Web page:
I'm both excited and relieved about HIMSS this year, and it's only Saturday morning. I started with a day full of meetings at HIMSS on Friday. Here are a few, high-level observations:
- More Passion and Urgency than ever before: This will be a great year to learn about what's going on in the industry. The ARRA-2009, and it's lack of specification on details has brought everyone out. The sense of passion and urgency in everyone's voice, facial expressions, and overall presence is much higher than past years. I can't compete on years with most of the bloggers here, but for me, it's 15.
- Relax and Learn: HIMSS is an ideal place to learn about the high and low level issues, from every perspective. We're at a strange time now, about 6 weeks after the ARRA-2009 passage, and about 6 weeks before we have the combination of Kathleen and David coming on-board and up-to-speed. It's also about 6 weeks before most of the smartest and best connected people in the industry have released their detailed recommendations on how we should deal with our new horsemen: Meaningful Use, Certification, and Interoperability. Those recommendations will be readily available on the Internet and well-written (and thankfully succinct because they'll have to be.) So, listen, learn, converse, attend meetings, and don't worry too much about taking notes. Your notes will be written for you in the next few weeks!
- Horsemen: I titled this blog post "Nothing Is Simple." There's no easy, objective way to address them:
- Meaningful Use - I took my stab at this one yesterday, here. I've solicited and received lots of feedback. I've learned that everyone wants to be very high level, succinct and clear. Doing that and simultaneously being explicit is more than an art. Based on a dozen or more recent examples, my own and others, I think that's impossible. So, grill presenters, after they've attempted to get their message out, to be either a lot more explicit, or a lot more high level. That includes me. This stuff demands it.
- Certification - not a surprise, but the big challenge will be getting this right from the Three Bears perspective - not too big or too small. The timing of release of this information is going to drive toward re-use. The other interesting and extremely messy aspect of certification is that it overlaps with Quality measurement and reporting thereof. It overlaps with Usability. David Blumenthal has written about his concerns here. And, the overlaps don't stop there. Talk about scope creep!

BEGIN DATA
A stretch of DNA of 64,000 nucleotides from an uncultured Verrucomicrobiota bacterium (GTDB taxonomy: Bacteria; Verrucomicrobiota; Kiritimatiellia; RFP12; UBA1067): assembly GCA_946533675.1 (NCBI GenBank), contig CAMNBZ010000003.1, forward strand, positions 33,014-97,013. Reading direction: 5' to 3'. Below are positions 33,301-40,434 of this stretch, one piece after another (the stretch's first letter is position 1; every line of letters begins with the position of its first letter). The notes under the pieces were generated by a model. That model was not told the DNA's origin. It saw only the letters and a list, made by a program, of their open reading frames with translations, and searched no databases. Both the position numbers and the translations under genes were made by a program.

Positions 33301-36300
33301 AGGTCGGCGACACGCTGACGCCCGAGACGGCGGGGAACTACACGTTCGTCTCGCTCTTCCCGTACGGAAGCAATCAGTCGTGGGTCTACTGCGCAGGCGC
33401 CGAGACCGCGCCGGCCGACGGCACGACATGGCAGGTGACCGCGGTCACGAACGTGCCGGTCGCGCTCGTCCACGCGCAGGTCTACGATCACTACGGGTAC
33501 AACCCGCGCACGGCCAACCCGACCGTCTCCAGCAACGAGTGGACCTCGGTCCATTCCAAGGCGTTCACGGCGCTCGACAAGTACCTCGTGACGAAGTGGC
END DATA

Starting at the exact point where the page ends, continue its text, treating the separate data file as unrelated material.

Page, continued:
- Interoperability and HIE - this is more nuanced than I appreciated. I've previously referenced Wes Rishel's EMPI tutorial. I've studied several IHE integration profiles and have been following the NHIN work. I'm not clear on the meta interoperability, as one connects an edge-system to the NHIN. I watched Rob K and Charles P discuss this; both have spent a lot of their lives on these important issues. I think I heard agreement that it's not broadly understood and perhaps not as developed as the folks presenting it make it seem.
- Impact on cost of care: My friend, Dr. Michael Stearns, President of e-MDs, was one of the folks I asked about using chronic disease management and use of EHRs. Mike is an industry powerhouse and delightful thinker. When I asked him if he had seen cost impact studies on diabetes, where EHR enablement was a factor, he provided a well organized response that I hope he'll share on my blog post on that topic. He reminded me that in that case, and the use of EHRs in general, will likely have an initial increase in the cost of care, once we're more focused on quality (like adequate screening.) It makes you wonder if the $80 Billion savings projected will be dwarfed, as a result of meaningful use of EHRs.
I hope everyone can relax a bit and enjoy the passion, information, promise and useful conversations that will be coming out of the HIMSS meeting this year. This will not be like previous years (which, although also interesting, didn't have the political and financial stakes of 2009.)